“I rejoice, because I have complete confidence in you.” 2 Corinthians 8:16
This week we’re going to talk about trust, which goes hand-in-hand with some of the stuff I covered in last week’s blog on loneliness. Hello, it’s me, a completely emotionally mature and well-adjusted adult human. So, I really have no experience in the area of trust issues whatsoever. I basically pulled this topic from thin air completely on a whim.
Jokes, friends. Trust issues are sort of my bread and butter, and they have affected every one of my relationships in one way or another. I am super analytical and cannot seem to shut my brain off.
But when I’m doing well, when I believe what my friends say, when I can pull myself out of my neurotic over-analysis of every interaction, I have noticed a key secret about human beings.
We are pretty self-absorbed. We tend think everything is about us. Sometimes it is, but mostly I think people are too wrapped up in their own problems to notice many of the minute details I obsess over.
Let me be more specific.
Sometimes a friend will be a little icy or irritable, and I take it personally. I think They probably hate me or remember x-incredibly-insignificant-incident, and they are so mad they can no longer stand to be around me. Maybe you aren’t as dramatic as I am, and you don’t jump to the most dire worst-case-scenario at the slightest glance. Weird.
The worst-case might occasionally be true, just to throw a wrench in my own argument. I remember a time when I decided not to take a friend’s passive aggressive sulking personally, and it turns out she was actually quite upset with me. But, I would say 9 times out of 10 (I have zero data to back up this statistic, just my own experience), it’s not necessarily about you. Maybe on the way to meet up, they got a ticket, or someone said something mean to them. Maybe they are preoccupied with a financial difficulty or a family issue. Maybe they didn’t get enough sleep.
When I was in food service, multiple guests would come in every shift and be grumpy and miserable and short with me. I used to let this bother me, but then I made a connection. The second they got some food, they would cheer up.
They were just hungry. Some people are just unpleasant and determined to make everyone around them miserable. This is not as common as you might think. Most people are just people. And people like free dinner rolls (unless you can’t have the glutens, but you probably still like bread, even if you can’t eat it).
I had to learn to trust that I was good at my job, that I did everything I could and more to create a positive experience for each guest, and sometimes there are just people I would never win over.
A friend (we’ll call her Jen) and I were talking shortly after she moved away for grad school, and I found myself feeling insecure about our friendship. Distance will do that. It is hard for me to trust the face value of what people say to me once they leave or hang up the phone. Our brains are weird like that.
I get all in my head, especially with friends I think are really amazing, like Jen. The whispers start creeping in. She didn’t really mean that. She is forgetting about you. You don’t deserve to be her friend.
Even though I know Jen and we have been friends for a while now, I still get scared that she will wise up one day and realize she’s way too good for me. In spite of everything she says and does, I get anxious.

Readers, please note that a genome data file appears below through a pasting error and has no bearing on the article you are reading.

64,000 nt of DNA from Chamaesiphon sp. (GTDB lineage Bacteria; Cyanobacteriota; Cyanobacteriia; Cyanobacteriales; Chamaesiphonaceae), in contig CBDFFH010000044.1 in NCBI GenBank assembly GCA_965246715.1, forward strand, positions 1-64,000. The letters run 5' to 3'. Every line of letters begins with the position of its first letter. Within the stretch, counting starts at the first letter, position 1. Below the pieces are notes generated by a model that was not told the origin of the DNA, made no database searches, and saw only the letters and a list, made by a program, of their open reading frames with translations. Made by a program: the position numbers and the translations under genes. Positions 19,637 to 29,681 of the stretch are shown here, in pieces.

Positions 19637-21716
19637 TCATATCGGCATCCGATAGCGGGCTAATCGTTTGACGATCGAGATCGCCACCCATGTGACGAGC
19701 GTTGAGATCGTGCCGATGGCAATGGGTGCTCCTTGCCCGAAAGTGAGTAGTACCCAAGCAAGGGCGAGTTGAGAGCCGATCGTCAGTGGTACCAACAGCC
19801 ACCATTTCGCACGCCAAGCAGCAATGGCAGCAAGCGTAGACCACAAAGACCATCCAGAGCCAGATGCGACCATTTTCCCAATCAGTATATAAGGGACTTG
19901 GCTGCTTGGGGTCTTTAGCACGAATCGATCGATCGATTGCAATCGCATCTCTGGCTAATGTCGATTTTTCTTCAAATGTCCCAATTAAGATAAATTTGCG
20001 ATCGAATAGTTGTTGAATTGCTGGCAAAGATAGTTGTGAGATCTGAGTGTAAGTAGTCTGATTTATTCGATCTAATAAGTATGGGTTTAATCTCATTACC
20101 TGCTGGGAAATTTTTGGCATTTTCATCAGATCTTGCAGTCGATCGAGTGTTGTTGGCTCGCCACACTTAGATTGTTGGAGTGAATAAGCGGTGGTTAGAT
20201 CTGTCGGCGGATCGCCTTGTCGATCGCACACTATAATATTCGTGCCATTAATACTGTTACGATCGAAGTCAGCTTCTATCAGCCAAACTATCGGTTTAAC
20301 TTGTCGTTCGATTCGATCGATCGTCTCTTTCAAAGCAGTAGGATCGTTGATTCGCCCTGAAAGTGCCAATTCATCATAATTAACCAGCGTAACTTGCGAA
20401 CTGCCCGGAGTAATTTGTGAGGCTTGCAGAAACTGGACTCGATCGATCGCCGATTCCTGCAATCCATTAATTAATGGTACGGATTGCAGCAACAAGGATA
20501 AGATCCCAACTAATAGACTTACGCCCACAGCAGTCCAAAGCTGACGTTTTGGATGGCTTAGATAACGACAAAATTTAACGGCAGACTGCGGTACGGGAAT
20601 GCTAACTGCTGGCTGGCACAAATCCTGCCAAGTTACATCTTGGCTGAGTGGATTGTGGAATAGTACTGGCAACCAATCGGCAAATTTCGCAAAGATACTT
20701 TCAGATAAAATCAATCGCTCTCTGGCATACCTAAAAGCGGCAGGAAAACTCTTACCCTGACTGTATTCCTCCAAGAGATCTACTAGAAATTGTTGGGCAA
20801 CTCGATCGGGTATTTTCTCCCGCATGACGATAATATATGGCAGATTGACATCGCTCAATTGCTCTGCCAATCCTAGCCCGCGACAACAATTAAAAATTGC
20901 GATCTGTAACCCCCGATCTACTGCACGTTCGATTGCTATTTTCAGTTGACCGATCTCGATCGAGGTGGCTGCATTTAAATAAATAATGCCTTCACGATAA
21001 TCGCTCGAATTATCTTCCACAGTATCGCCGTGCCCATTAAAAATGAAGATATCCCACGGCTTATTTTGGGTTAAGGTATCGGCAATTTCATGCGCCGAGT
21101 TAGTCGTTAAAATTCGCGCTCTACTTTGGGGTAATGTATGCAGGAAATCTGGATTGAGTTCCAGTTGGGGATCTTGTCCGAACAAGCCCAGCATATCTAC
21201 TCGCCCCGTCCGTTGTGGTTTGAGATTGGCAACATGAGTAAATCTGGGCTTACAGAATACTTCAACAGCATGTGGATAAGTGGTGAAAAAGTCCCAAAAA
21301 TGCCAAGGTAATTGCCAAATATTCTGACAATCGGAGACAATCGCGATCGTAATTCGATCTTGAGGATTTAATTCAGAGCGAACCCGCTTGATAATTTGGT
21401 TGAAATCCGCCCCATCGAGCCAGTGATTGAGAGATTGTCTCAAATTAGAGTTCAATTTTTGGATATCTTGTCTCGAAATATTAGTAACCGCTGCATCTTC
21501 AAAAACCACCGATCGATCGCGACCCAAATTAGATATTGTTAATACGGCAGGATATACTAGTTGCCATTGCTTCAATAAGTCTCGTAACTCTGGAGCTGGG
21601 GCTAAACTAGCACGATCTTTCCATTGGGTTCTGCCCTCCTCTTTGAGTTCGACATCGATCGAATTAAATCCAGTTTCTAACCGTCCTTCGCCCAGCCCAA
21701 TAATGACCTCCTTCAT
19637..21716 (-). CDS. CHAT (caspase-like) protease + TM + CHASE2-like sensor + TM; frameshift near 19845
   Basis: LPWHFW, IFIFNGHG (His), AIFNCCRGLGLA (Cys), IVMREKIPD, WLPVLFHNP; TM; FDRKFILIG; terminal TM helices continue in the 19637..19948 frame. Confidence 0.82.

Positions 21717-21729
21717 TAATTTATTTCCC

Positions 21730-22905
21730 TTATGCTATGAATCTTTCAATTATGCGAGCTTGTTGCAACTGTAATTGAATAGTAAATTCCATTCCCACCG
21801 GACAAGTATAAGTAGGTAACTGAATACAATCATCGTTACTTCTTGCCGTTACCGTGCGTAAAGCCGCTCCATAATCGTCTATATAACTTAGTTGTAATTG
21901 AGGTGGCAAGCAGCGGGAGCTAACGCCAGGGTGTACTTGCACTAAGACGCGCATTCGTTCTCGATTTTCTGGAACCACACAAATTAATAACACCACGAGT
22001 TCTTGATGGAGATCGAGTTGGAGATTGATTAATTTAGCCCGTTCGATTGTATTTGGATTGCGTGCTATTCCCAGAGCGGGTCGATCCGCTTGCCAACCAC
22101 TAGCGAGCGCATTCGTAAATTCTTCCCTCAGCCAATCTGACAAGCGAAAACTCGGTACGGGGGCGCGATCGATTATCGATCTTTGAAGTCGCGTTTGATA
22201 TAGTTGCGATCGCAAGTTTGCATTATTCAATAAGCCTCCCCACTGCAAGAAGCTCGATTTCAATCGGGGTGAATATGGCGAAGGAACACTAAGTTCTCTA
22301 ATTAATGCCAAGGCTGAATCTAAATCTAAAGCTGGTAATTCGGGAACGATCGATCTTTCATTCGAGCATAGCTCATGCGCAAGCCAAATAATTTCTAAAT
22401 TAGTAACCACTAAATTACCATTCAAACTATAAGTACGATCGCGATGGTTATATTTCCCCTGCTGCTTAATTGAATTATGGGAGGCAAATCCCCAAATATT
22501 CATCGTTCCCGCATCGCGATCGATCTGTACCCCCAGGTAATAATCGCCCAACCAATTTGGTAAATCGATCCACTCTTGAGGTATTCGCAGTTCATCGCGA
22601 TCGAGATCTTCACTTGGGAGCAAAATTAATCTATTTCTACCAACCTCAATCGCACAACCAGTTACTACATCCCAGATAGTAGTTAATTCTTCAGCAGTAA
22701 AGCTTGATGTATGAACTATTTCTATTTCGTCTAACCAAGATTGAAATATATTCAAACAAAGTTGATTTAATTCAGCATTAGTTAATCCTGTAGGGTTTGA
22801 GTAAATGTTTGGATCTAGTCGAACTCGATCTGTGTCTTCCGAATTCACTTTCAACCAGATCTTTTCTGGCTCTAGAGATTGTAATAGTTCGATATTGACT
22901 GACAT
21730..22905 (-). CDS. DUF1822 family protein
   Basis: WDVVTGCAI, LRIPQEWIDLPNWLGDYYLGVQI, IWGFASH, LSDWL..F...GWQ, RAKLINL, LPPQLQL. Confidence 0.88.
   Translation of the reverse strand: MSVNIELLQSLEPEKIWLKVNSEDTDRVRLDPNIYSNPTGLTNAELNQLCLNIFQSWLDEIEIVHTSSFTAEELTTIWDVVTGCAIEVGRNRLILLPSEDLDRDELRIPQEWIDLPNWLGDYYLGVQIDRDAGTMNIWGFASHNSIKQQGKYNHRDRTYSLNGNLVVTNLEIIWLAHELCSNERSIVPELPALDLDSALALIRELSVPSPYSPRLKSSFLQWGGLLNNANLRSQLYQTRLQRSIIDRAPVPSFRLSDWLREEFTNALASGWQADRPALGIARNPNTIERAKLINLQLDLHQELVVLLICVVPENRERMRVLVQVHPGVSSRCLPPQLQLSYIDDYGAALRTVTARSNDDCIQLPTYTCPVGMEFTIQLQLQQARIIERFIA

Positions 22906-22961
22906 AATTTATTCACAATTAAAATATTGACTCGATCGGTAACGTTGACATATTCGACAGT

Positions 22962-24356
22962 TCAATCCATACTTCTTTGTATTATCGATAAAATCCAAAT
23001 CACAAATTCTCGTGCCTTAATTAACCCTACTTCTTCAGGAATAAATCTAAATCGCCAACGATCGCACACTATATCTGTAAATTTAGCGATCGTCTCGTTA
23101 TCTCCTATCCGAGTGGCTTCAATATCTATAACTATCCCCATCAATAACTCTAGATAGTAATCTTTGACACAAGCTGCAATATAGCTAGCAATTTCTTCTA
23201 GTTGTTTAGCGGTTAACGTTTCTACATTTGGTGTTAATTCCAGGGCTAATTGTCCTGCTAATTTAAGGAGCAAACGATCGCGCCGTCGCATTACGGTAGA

I started thinking about the idea of boundaries (which I am going to talk about next week!!) and immediately felt guilty for all the pressure I was putting on Jen. It wasn’t fair to force her to carry the weight of my insecurity, to project past relationships onto her, a completely different human.
I want to trust that Jen is a grown up who will tell me if something is wrong. I can still ask and be thoughtful. But I need to treat her like the person she is, not an amalgam of my personified insecurity.
This trust isn’t blind and it isn’t instant. In my friendships, trust has meant seeing the absolute best that my friends are capable of even in the midst of the imperfection and the mess. That takes time and wisdom and patience and self-awareness and grace.
In planning this series, I’ve been thinking a lot about the type of friend Jesus was. I’m not going to end this with a WWJD moment, because Jesus’ interactions were incredibly specific and personal. I do want to point out, however, that he regularly invited his friends into his life and his struggles even though the disciples were the derpiest. He trusted them with tasks that he knew they were going to mess up, things that he could have probably done all on his own. He knows that Peter is going to betray him, and yet he asks Peter to keep watch with him in the garden before his death. Peter immediately feel asleep thrice, but still. When Jesus interacted with people, I think he must have been able to see beneath all of the mess and the posturing to the soul-level human they were created to be. That’s partially why he got so mad at the Pharisees. He called them “white-washed tombs,” pretty on the outside, but full of death on the inside (Matt. 23:27).
In thinking about trust, I must ask if I can trust the people in my life. But I also have to acknowledge that I am prone to error, and therefore ask if I am a trustworthy friend. I have to see the soul-level version of my friends and myself so that we can each work toward being freer and more grace-filled friends.